The Earth’s average temperature rose by more than half a degree Celsius over the last century. What caused this change? Join NASA’s Earth Observatory Team in an investigation into the causes and effects of global warming.
Image Composite Editor (ICE)
The Image Composite Editor
is designed to be an easy first step into the realm of Earth system
science, image processing, data analysis, and satellite remote sensing
via your Web browser. ICE is a java applet with several modes for analysing remote sensing data,
including color image composites with multiple wavelengths, display of time series, mathematical
functions between multiple datasets, and analysis tools such as scatterplots and histograms.
Patterns of Change
These twelve activities, using Quicktime movies and 3-D snapshots of Earth, allow students and educators to
observe our planet's patterns of change, over time and space, and to think critically about what might be the
causes and effects of those changes. The activities can be used independently of one another or
as a series.
The following two activities are designed for teachers to use in classrooms as supplementary, interdisciplinary units. Mission: Biomes
is especially appropriate for grades 3 through 8, and is designed to be interactive and
self-correction which will allow each student to work at his or her own pace.
Great Graph Match
Geo Grapher needs your help to match temperature and precipitation graphs for different
locations to the biomes where they belong.
To Plant or Not to Plant?
Travel with Bill Botanist on an expedition to each of the world's biomes. Help him
study his plant specimens and choose the best possible biome to plant each one in.
Fire Detection with False-Color Images
Build a composite false-image of a scene of the Amazon rainforest using 3 of the fifty bands provided by the MODIS Airborne Simulator (MAS) Compositer. Learn how
various bands of the electromagnetic spectrum can be combined to show things that the normal human eye can’t detect. In this case it’s the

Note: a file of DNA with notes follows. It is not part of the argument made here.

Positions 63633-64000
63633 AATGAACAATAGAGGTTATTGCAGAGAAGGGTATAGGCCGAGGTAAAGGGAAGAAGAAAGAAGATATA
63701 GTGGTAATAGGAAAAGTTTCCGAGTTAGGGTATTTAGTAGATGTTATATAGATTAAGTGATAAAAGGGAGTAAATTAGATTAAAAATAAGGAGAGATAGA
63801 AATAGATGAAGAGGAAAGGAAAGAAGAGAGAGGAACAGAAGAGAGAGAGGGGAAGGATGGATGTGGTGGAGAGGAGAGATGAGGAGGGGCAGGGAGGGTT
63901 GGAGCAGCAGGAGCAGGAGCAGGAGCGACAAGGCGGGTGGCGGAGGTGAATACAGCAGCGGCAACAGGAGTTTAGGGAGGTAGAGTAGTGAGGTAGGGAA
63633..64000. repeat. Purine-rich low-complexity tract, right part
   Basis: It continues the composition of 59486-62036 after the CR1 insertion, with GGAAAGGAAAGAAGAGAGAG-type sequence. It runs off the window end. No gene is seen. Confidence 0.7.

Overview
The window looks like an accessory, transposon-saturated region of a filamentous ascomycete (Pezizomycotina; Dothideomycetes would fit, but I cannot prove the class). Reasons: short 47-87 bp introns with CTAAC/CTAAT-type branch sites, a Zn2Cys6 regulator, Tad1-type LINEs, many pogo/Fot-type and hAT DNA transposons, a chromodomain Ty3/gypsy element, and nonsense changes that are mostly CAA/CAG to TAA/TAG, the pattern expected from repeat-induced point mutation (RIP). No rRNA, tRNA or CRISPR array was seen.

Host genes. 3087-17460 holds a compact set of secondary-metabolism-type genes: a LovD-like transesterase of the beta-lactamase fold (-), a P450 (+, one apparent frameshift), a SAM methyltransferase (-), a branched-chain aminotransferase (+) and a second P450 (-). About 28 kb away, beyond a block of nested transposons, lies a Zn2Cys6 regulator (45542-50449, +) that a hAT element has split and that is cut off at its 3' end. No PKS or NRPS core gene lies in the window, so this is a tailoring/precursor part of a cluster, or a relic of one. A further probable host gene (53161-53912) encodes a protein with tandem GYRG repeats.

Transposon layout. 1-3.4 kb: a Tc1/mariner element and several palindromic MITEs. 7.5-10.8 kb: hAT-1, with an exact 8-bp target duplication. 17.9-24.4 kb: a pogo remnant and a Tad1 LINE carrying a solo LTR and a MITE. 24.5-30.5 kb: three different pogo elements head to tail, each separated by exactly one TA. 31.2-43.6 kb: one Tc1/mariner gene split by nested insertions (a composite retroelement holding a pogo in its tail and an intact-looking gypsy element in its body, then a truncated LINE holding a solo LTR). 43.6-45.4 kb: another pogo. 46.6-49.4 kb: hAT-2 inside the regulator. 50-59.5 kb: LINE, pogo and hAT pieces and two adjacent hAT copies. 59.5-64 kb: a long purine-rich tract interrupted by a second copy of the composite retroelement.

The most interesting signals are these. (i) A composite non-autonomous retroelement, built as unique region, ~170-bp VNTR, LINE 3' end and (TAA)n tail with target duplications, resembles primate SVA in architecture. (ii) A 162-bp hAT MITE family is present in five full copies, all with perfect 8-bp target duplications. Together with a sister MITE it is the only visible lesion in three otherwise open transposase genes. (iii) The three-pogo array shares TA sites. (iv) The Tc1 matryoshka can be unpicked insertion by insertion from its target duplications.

difference between fire, smoke, and clouds.
Event-Based Science: Remote Sensing Activities
The Event-Based Science (EBS) Project is working with a grant from NASA and scientists
from the Goddard Space Flight Center to produce remote sensing activities that are tied directly to EBS modules.
Although EBS remote-sensing activities are designed for use with middle school students who are using EBS modules, they are available free to everyone.
This pair of lessons uses satellite imagery to investigate
earthquake faults near San Francisco, California. Urban Sprawl asks students to compare maps of earthquake locations to regions of urban growth shown by
satellite data. Students evaluate recent seismic activity near geologic faults in Active or Not? That Is The Question.
Using a series of satellite images, students will evaluate effects
of the 1988 forest fires in Yellowstone National Park. Data from
before the fires, the year after the fires, and a decade after the fires
show several stages of forest progression.
look for evidence of changes in river channels using imagery from the
1993 floods on the Missouri River. This lesson also discusses oxbows and floodplains.
Hurricane! is an Event-Based Science module about one of the most devastating weather events that people can experience.
Oil Spill! is an Event-Based Science module about oceanography. It uses the 1989 spill of over 10 million gallons of oil from the tanker Exxon Valdez to establish the context for exploring concepts related to shoreline oceanography. The task in Oil Spill! requires students to examine competing sites for a new oil terminal. Students acquire then use their new knowledge of tides, currents, marine life, and harbor topography to advise an oil company.
In this lesson students will use
meteorological data and satellite images to determine weather patterns that lead to drought, and use satellite imagery and drought maps to investigate how crops respond.